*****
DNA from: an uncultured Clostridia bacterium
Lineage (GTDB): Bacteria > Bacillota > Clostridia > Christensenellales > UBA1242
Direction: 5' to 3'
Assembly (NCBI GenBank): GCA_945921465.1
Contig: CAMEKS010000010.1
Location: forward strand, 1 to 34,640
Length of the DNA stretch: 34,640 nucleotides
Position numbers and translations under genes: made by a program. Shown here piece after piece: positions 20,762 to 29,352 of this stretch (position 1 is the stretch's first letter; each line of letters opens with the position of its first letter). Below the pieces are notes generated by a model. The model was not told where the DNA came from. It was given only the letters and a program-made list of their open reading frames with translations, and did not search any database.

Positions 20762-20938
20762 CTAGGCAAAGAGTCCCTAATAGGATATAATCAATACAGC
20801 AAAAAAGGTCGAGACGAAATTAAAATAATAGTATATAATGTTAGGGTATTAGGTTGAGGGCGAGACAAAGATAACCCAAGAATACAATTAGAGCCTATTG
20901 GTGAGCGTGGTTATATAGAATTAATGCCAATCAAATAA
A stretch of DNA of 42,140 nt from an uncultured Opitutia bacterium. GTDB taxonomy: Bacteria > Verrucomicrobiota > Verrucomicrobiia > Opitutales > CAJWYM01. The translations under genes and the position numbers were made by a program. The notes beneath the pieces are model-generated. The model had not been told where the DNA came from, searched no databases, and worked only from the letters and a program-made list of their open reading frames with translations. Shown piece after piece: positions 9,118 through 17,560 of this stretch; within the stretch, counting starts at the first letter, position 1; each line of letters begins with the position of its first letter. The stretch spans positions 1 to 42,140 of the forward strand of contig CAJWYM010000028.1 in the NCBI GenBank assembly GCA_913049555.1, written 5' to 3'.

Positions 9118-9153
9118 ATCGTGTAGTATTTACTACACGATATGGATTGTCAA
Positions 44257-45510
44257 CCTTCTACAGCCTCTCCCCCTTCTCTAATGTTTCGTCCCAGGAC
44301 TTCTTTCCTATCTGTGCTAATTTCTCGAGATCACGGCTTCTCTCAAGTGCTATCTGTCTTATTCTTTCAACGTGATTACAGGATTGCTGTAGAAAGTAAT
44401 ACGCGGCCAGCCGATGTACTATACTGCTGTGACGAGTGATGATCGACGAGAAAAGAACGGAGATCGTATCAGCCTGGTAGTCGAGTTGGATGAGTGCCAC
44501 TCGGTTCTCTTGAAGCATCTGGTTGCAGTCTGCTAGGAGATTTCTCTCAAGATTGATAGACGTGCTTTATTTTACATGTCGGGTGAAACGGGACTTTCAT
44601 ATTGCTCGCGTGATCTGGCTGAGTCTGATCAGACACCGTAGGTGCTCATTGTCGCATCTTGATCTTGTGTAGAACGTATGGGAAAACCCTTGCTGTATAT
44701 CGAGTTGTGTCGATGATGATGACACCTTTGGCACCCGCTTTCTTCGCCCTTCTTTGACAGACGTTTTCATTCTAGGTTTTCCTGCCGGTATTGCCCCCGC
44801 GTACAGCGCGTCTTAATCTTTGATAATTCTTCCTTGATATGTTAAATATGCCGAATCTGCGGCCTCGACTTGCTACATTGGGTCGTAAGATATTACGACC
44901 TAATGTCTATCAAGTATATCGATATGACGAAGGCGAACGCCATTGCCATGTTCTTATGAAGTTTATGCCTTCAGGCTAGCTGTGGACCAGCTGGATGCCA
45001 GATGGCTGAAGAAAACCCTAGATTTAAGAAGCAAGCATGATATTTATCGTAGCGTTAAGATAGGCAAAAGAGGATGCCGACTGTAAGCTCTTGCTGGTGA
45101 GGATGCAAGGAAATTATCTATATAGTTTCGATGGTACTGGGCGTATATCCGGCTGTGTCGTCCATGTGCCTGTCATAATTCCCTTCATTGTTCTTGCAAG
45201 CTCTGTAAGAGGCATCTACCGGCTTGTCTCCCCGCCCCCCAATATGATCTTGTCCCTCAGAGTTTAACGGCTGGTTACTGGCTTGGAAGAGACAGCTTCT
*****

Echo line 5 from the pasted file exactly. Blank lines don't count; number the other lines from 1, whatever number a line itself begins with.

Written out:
Contig: CAMEKS010000010.1